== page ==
What do you mean, in italics?

Well that’s annoying. I wanted to use italics in my title and WordPress won’t let me. Maybe if I upgrade to the paid version… meanwhile I’ll put quotes in this post, which I’d normally have italicised, in purple so the original italics still show up.

The word italics comes from Latin. The print style was named for the Venetian printer who used it first. The adoption of italic fonts has a fascinating history that leads the procrastinating blogger down many Googling byways. Do explore them one wet Sunday afternoon.

We use italics for emphasis. Just as some people wave their hands about more than others, so do some authors, often putting their italics into their characters’ mouths to avoid seeming too histrionic themselves. Jane Austen, brought up to discreet deportment and quiet speech, can be vicious with italics:

italics p & P 2 (2)
Pride and Prejudice, Penguin edition, Australia 2008

Nowadays writers are advised against adverbs. It would never do for Yazz, in Benardine Evaristo’s Girl, Woman, Other, to think something “sarcastically”, but Evaristo suggests sarcasm with italics: once she’s graduated and working, she’s going to sell her house, correction, their house, which is worth a small fortune thanks to Mum’s gentrification of Brixton  By the way that’s not my missing full stop – Evaristo uses punctuation sparingly. But she relishes italics, as when Yazz’s Mum forbears to mention The Boyfriend, glimpsed when he dropped her off in his car. So much suspicion, pride, worry, judgement conveyed by italics and a couple of capital letters. 

My italics for the title acknowledge someone else wrote Girl, Woman, Other (shame). Fortunately Evaristo isn’t referring to the film The Boyfriend or confusion might arise. At least I’m assuming she isn’t, I’ve only just started it. Could be a bookblogger trap…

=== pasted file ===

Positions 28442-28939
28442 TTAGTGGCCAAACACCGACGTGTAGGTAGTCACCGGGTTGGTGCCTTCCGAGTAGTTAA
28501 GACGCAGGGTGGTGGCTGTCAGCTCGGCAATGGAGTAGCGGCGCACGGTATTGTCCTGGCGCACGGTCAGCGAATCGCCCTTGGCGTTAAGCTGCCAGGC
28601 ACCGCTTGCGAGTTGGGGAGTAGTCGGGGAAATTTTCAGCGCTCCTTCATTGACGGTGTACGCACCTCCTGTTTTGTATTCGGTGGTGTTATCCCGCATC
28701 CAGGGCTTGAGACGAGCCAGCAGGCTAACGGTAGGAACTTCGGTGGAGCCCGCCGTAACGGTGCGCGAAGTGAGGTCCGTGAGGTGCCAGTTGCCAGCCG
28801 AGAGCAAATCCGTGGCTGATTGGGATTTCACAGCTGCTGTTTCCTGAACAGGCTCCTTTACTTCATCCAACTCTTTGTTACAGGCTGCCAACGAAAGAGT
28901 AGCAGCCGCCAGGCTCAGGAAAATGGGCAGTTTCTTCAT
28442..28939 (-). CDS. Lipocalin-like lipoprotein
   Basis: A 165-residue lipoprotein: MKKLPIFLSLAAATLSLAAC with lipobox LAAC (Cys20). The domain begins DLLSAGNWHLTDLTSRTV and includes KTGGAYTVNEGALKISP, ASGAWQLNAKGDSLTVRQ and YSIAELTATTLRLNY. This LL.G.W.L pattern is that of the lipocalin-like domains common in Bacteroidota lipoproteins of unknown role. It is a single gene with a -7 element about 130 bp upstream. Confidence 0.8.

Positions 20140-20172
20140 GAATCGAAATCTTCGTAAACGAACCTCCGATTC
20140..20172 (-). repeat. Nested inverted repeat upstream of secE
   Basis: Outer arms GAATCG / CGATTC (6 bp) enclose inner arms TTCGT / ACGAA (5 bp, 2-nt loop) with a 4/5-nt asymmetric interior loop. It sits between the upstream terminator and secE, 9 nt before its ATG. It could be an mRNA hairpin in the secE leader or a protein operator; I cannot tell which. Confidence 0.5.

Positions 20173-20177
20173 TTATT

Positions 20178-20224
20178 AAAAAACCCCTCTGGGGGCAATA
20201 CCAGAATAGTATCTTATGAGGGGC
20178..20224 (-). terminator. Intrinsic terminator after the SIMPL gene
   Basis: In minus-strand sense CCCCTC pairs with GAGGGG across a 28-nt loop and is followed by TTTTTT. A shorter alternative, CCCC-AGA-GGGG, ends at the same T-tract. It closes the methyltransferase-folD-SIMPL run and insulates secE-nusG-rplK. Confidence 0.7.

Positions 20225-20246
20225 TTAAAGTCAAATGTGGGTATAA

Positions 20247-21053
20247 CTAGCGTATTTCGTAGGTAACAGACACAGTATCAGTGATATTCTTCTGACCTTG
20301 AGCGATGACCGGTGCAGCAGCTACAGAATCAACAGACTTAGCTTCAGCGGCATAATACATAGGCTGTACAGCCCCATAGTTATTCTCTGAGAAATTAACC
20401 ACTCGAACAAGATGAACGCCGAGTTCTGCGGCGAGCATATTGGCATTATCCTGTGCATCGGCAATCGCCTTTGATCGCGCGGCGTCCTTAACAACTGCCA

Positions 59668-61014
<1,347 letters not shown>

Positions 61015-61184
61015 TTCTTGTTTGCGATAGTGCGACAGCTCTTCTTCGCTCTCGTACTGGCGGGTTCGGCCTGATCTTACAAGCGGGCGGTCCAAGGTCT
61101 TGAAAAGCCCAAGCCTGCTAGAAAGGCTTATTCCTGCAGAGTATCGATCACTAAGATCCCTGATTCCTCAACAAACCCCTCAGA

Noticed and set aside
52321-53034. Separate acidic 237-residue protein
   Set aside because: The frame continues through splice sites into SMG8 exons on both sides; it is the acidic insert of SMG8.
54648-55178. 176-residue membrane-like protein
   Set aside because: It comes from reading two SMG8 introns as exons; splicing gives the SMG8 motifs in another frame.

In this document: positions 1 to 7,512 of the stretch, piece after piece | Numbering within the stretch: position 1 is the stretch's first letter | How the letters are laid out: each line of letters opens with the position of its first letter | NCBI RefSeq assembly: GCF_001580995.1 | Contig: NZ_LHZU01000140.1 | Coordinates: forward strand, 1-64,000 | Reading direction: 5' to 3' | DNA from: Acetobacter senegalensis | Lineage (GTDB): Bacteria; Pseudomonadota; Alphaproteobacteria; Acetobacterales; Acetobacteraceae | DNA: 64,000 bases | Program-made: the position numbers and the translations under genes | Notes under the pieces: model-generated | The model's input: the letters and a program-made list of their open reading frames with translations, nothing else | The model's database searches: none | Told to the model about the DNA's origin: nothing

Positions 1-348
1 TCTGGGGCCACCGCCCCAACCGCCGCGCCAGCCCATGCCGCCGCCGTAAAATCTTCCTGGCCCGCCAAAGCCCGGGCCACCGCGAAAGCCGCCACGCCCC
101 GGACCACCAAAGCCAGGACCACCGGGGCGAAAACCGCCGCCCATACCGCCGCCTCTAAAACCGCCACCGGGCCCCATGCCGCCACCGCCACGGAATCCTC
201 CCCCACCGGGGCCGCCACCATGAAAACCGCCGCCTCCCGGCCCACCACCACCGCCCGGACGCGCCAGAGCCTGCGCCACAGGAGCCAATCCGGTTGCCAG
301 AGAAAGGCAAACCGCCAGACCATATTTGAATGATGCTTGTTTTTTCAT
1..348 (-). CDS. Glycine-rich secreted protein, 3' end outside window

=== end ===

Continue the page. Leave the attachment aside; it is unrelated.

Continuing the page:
Authors may choose italics to differentiate between a character’s inner thoughts or dreams and what they say aloud, and also to differentiate timelines or points of view, clarifying them for the reader. Unhelpfully, I can’t find examples on my shelves now. I hope one  turns  up before this blog post goes out. I do find whole pages and paragraphs of italics hard to read and wish authors with split timelines/narrators would find some other way round the problem. I definitely read one recently. Maybe I threw it out for that reason.

Italics may be used for a recurring phrase, reminding us of what’s at stake or a character’s obsession. Olive Kitteridge‘s visit to her son in New York is punctuated by the neighbour’s parrot repeating Praise the Lord. Italics differentiate a letter or document from the rest of the text, or economically summarise occasions when the same thing was repeated. These examples are from The Confessions of Frannie Langton, by Sara Collins, whose short prologue and epilogue are also italicised.

italics F langton 2
The Confessions of Frannie Langton, Penguin, 2019
italics Frannie langton
The Confessions of Frannie Langton, Penguin 2019

Agatha Christie’s Poirot, stereotypical histrionic foreigner, lives and breathes italics.

Italics Poirot
Harper Collins, 2013

You’ll notice Poirot’s italicised French, like the Latin in the previous example. Italics of “foreign” words could mean three things: i) you do know what this means, dear readers ii) work it out from the context or iii) here’s something to look up, dunce. Here’s an extraordinarily basic example from Wilde’s The Picture of Dorian Gray. Society feels…the highest respectability is of much less importance than the possession of a good chef.”

Indie authors decide from themselves how much to italicise “foreign” words, preferably with professional editorial advice, and publishers have varying house styles. The trend is towards italicising less. Some authors reasonably object to “othering”. When words their characters use in daily discourse are italicised, it has the effect of making them suddenly shout “Look at this exotic word!” mid-flow. This article argues, with entertaining, informative examples, why such an approach  simply won’t do in a world where all cultures and idioms deserve equal respect. I found it on Ask a Book Editor (Facebook) and reposted it on Writers for Diversity (Facebook too). On both sites it elicited a lively, helpful thread with much food for thought. 

A rule of thumb is to explain meaning either directly or through context, unless you know the words have been incorporated into the language you’re writing in (check a good dictionary if unsure). Here’s The Song of Achilles, elegantly whisking the reader over the obstacle, and another example from The Braid by Laetitia Colombani, itself translated from French, which I think could have omitted the explanation as the context is clear:

Italics Achilles
The Song of Achilles, Bloomsbury 2017

IMG_5878[7126]
The Braid, Picador 2020